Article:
Factor #4: God wants to save everyone
A large group of believers will fall away from me after this statement. They believe that we can only be saved with God’s help (which I too believe), but that God only chooses to give this absolutely crucial help to a small group called “the elect”. Those outside of that group lack even the potential to be saved and that’s by God’s choice. They’re born stuck and out of luck. In love, I must reply that I cannot buy that perspective. It goes against the grain of so much in Scripture, in which God constantly pleads with rebellious people to repent. Furthermore, it’s hard to reconcile with verses like 2 Peter 3:9, which tells us that God is “patient with you, not wanting anyone to perish, but everyone to come to repentance.” A universal invitation makes no sense without a universal capability to respond positively. I realize that there are sophisticated arguments which disagree with me here, but I’ve heard them and come away unconvinced. My last two statements lead to the next:
Factor #5: God provides each person with sufficient resources to be saved
This is where I choose to place the mystery in the salvation dilemma. If God wants to save everyone, then everyone must have a fighting chance to accept or to reject that salvation; otherwise, the universal invitation is a hollow, meaningless one – like offering to sell a 30 million dollar mansion to a beggar. Why? Because God is just (Ps. 98:9b), and justice requires a fair chance. Furthermore, I’m unwilling to believe that God’s plan to save someone will be foiled if the church fails to do its part; that your salvation ultimately depends on me – that either Tim does his job or Joe goes to Hell – lots of Joes in fact. I believe that what God commands, he always enables, even if it involves plans B, C, or Z.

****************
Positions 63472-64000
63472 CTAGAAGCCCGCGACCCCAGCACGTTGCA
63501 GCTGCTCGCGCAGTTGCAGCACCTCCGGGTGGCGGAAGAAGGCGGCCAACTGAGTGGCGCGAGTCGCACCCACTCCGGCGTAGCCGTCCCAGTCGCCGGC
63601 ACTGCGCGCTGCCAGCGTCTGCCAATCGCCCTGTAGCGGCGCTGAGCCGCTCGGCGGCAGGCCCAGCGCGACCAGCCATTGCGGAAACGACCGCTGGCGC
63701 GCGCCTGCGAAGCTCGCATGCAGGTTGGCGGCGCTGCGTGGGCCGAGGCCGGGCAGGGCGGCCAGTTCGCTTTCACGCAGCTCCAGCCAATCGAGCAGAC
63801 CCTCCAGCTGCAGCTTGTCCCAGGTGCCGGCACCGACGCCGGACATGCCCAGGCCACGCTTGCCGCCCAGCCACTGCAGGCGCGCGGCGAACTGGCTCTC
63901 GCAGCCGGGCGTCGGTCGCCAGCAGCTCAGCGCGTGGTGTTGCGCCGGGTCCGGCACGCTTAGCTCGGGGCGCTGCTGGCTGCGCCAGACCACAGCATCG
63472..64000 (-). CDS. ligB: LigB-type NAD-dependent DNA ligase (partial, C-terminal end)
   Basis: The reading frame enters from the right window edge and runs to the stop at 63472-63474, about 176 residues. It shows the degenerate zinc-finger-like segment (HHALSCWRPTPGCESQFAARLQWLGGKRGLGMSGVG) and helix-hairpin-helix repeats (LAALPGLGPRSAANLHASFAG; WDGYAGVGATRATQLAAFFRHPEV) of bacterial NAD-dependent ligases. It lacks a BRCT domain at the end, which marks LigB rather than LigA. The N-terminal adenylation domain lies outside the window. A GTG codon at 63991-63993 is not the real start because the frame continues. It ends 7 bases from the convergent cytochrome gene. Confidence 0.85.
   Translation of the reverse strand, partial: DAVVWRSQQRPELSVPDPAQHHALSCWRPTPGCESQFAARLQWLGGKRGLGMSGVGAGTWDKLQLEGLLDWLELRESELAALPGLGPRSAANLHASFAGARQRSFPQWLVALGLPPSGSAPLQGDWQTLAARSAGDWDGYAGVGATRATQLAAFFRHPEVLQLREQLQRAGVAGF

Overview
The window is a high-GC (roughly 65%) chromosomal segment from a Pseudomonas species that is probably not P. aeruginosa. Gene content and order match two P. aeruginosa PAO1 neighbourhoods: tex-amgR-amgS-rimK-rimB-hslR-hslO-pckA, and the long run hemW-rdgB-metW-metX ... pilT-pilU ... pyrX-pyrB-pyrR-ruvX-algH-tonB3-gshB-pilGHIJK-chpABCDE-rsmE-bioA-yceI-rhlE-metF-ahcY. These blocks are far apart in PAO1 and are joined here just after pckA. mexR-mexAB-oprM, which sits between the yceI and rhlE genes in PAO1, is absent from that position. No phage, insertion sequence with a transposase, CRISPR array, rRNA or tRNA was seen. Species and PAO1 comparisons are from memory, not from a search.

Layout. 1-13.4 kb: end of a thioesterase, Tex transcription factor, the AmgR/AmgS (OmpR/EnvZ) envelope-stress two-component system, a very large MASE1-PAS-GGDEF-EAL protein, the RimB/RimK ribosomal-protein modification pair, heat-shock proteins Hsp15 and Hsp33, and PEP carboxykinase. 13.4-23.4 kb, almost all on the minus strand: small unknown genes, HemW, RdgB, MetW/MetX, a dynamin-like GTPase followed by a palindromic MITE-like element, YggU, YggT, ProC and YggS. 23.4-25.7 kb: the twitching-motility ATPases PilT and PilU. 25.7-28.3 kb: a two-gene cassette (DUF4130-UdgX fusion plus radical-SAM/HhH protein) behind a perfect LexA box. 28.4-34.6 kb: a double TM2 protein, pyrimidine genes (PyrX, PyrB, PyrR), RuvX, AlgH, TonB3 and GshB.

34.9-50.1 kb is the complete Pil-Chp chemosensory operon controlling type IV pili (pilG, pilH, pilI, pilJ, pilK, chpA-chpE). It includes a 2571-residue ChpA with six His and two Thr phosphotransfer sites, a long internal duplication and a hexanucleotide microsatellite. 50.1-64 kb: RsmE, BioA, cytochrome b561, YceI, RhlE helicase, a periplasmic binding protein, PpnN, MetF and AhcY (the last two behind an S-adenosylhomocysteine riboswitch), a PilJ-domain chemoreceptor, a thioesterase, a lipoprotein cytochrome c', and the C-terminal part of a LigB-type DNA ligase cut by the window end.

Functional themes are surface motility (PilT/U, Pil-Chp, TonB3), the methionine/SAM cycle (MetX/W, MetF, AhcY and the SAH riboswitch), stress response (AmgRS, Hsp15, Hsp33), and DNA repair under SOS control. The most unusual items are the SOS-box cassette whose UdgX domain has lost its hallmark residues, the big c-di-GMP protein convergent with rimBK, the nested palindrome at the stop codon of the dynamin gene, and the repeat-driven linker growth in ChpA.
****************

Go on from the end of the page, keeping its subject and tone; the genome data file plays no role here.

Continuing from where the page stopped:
So what is this “sufficient resource to be saved”, if it’s not a full presentation of the New Testament gospel? The Bible does not answer this question directly. It does tell us, however, of a large number of Old Testament saints who never heard about Jesus; His coming to earth, His dying on the cross for our sins, and His resurrection. Yet they’re still saints. In fact, two of them, Elijah and Moses, spoke with Jesus on the Mount of Transfiguration. It tells us of people who didn’t even have the Jewish law, like Melchizedek (Gen. 14:18), and possibly, Job, who, nevertheless clearly had a saving relationship with God. So is it possible that the Spirit can save anyone open to Him even if they haven’t heard the name of Jesus? Before I make my final comments, let me set some firm boundaries.
First, without Jesus and his work on the cross no one would be saved. There is no alternate Savior or plan of salvation. The Bible makes this clear (Acts 4:12, John 14:6). Second, we’re held responsible to boldly share the good news about Jesus wherever possible (Matt. 28:19,20).
So how do I come to peace with the issue of those who have never heard? Although I must admit that the Bible does not specifically say this, in the end I want to believe that the Spirit reaches to all, and that all who respond positively to His invitation, He will save. God’s love, His ways, and His creativity are deeper than we can imagine. If we care about every lost person, He who sent His own Son to die on the cross, must care far more.